Plaintiff-Appellant Service Steel Warehouse Company, L.P. ("Service Steel") appeals the district court's interlocutory order granting in part and denying in part cross-motions for summary judgment filed by Service Steel and by Defendants-Appellees The McDonnel Group, LLC ("McDonnel"), Archer Western Contractors, LLC ("Archer"), Travelers Casualty and Surety Company of America ("Travelers"), and Liberty Mutual Insurance Company ("Liberty Mutual"). For the reasons set out below, we affirm.
McDonnel and Archer formed a joint venture ("McDonnel-Archer") and contracted with the Law Enforcement District of the Parish of Orleans ("Law Enforcement District") to build administrative buildings in New Orleans. On July 28, 2011, McDonnel-Archer obtained a Labor and Material Payment Bond underwritten by Travelers and Liberty Mutual for $144,929,000.00, which was issued pursuant to the Louisiana Public Works Act ("LPWA"), La. Rev. Stat. § 38:2241, et seq. McDonnel-Archer was named the principal on the bond.
The bond provided, in relevant part:
McDonnel-Archer employed H&H Steel Fabricators ("H&H") as a subcontractor to fabricate steel for this project. In turn, H&H purchased steel from a distributor, Service Steel Warehouse Company ("Service Steel"). H&H and Service Steel's relationship existed prior to the building project. In 2007, H&H and Service Steel entered into an agreement providing that all past due amounts would bear simple interest at a rate of 18% per year and that H&H would pay Service Steel's reasonable attorneys' fees incurred during collection. The same terms and conditions were sent with each invoice to H&H for the construction of the project.
Service Steel informed McDonnel-Archer that it was concerned with being paid for its steel for the building project, and as a result, McDonnel-Archer had Travelers and Liberty Mutual execute a rider to the bond, which recognized Service Steel as a claimant under the bond. The rider provided, in relevant part: "Delta and Service Steel will be considered Claimants, as that term is defined in Paragraph 1 of the Bond, as of the date of this rider."
Service Steel later delivered the steel and H&H failed to pay. On June 18, 2014, Service Steel filed suit against McDonnel-Archer and the insurers, claiming that it was not paid fully for the steel it had provided to H&H.
Service Steel and Defendants-Appellees filed cross-motions for partial summary judgment on the issue of whether or not Service Steel could recover 18% interest and attorneys' fees under the bond. In a well-reasoned opinion, the district court granted in part and denied in part both parties' motions, concluding that (a) Service Steel is entitled to some type of remedy under the bond's ambiguous language, but (b) the LPWA should be considered in interpreting the obligations under the bond, serving to preclude interest and restrict Service Steel's attorneys' fees to ten percent of the amount recovered.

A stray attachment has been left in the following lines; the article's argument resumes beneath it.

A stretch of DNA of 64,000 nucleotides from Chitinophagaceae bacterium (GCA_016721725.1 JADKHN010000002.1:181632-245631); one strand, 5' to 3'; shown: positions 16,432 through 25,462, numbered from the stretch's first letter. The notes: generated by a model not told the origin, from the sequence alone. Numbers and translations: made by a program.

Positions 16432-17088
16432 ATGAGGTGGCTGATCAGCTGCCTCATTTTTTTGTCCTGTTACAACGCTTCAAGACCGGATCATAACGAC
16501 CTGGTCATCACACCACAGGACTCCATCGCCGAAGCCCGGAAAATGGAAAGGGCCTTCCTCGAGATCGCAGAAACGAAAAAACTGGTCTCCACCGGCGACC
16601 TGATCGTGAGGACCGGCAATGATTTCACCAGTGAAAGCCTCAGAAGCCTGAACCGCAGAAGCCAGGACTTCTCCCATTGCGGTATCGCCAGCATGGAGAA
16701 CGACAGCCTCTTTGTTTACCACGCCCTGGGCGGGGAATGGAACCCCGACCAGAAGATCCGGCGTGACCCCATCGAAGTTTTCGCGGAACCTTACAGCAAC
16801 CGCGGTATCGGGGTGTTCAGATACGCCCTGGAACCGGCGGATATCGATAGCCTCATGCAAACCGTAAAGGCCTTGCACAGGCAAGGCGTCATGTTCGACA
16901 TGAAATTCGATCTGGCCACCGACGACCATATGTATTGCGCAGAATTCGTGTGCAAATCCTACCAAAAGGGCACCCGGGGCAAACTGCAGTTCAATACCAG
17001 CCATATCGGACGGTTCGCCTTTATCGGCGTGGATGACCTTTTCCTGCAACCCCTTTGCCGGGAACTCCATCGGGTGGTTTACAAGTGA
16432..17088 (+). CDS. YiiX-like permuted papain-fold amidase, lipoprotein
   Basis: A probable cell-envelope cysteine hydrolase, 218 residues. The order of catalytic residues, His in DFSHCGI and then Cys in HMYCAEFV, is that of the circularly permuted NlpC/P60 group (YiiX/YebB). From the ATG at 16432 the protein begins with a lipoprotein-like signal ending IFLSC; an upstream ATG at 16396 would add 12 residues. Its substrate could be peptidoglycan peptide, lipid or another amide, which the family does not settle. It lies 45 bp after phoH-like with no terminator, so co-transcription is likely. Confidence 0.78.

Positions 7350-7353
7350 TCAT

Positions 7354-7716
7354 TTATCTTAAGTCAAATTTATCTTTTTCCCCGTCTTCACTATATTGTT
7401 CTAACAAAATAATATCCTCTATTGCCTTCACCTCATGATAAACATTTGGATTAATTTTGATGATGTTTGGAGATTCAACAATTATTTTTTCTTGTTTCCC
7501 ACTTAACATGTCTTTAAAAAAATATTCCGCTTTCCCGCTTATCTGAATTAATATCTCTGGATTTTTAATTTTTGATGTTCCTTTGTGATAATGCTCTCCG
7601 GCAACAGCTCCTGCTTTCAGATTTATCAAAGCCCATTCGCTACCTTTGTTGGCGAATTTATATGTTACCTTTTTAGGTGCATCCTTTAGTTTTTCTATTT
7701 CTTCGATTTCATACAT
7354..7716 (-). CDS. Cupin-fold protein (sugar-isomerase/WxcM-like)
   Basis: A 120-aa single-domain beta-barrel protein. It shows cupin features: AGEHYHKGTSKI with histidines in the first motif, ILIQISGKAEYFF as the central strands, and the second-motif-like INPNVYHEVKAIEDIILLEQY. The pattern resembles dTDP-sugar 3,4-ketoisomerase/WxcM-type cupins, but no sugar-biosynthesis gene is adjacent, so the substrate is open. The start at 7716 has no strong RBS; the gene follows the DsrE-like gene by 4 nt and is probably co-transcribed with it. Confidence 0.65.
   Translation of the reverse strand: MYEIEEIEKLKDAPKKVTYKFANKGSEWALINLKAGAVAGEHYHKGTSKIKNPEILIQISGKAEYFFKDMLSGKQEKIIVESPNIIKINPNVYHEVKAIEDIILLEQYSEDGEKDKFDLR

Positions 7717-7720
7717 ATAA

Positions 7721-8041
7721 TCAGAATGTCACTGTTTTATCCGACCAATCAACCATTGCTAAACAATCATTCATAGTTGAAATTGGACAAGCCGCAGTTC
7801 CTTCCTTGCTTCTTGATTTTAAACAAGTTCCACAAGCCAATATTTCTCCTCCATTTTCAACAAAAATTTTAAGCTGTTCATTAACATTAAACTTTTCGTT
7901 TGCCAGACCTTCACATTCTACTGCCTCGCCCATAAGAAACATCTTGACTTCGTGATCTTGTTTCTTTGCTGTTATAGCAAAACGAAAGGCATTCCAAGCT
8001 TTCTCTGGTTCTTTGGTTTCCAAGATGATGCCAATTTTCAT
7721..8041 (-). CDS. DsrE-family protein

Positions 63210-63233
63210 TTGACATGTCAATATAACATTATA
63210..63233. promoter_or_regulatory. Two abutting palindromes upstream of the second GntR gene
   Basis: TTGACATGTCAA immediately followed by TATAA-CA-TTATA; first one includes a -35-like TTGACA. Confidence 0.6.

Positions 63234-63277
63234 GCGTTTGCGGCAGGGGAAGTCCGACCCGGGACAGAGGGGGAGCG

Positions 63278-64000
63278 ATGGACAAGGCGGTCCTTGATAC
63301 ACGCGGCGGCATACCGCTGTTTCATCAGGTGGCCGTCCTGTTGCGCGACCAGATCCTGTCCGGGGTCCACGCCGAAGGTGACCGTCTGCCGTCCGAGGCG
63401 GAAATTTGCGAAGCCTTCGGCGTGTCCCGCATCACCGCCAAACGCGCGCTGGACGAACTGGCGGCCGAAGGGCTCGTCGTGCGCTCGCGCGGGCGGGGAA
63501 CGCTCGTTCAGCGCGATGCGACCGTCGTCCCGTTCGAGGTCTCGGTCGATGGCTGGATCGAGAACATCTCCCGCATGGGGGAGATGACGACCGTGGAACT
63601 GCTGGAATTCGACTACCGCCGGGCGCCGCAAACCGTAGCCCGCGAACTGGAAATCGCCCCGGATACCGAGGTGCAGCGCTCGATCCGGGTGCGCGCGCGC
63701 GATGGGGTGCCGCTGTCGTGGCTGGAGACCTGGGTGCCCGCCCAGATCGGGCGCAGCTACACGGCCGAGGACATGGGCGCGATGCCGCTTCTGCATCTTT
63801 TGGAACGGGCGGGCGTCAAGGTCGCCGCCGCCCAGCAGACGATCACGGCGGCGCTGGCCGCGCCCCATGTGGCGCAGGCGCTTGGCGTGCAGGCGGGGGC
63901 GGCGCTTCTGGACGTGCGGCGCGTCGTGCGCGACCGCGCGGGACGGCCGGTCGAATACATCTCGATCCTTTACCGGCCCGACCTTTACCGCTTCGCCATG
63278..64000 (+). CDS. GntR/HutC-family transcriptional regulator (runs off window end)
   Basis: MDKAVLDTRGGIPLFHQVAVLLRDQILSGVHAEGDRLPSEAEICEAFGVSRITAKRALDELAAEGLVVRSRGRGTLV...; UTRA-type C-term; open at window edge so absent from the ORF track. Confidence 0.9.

More fully, the district court found that the phrase "sums as may be justly due" in the bond was ambiguous on its face. It also found that the traditional canons of statutory interpretation failed to clarify McDonnel-Archer's obligation to Service Steel. Thus, the court construed this ambiguous language against Defendants-Appellees as the drafters and held that Service Steel is entitled to recovery in the form of limited attorneys' fees, as discussed below. We concur with the court's assessment.
Service Steel contends that the bond's language unambiguously includes both interest and attorneys' fees, and that by executing the rider, Defendants-Appellees became sureties to fulfill H&H's entire obligation to Service Steel under the agreement between Service Steel and H&H, including 18% interest and reasonable attorneys' fees. Defendants-Appellees argue that they only intended to bind themselves to pay for obligations under the bond itself, not the separate agreement between Service Steel and H&H.
We agree with the district court that the bond language is ambiguous and should be construed against the drafters, Defendants-Appellees. Thus, we conclude that Service Steel is entitled to some type of remedy under the bond itself. We find no basis in the law or the record, however, for looking beyond the terms of the bond for the terms of the interest and attorneys' fees obligations. Thus, we reject Service Steel's claim that it is entitled to 18% interest and attorneys' fees pursuant to its agreement with H&H.
The district court also held that Service Steel's recovery under the bond must be limited by the LPWA because the bond itself was issued pursuant to the LPWA. Applying the LPWA's restrictions, the court held that Service Steel could not recover interest and was limited to recovering attorneys' fees of ten percent of the amount recovered. We agree. We find no basis in the record for concluding, as Service Steel argues, that the parties intended to convert the statutory bond, which is subject to the LPWA's restrictions, into a contractual bond, which is not subject to those restrictions.
The district court's opinion in this case goes into much more detail on all of the above, and we find no reason in the law or the record to change the result. Accordingly, we AFFIRM, essentially for the reasons set out by the district court.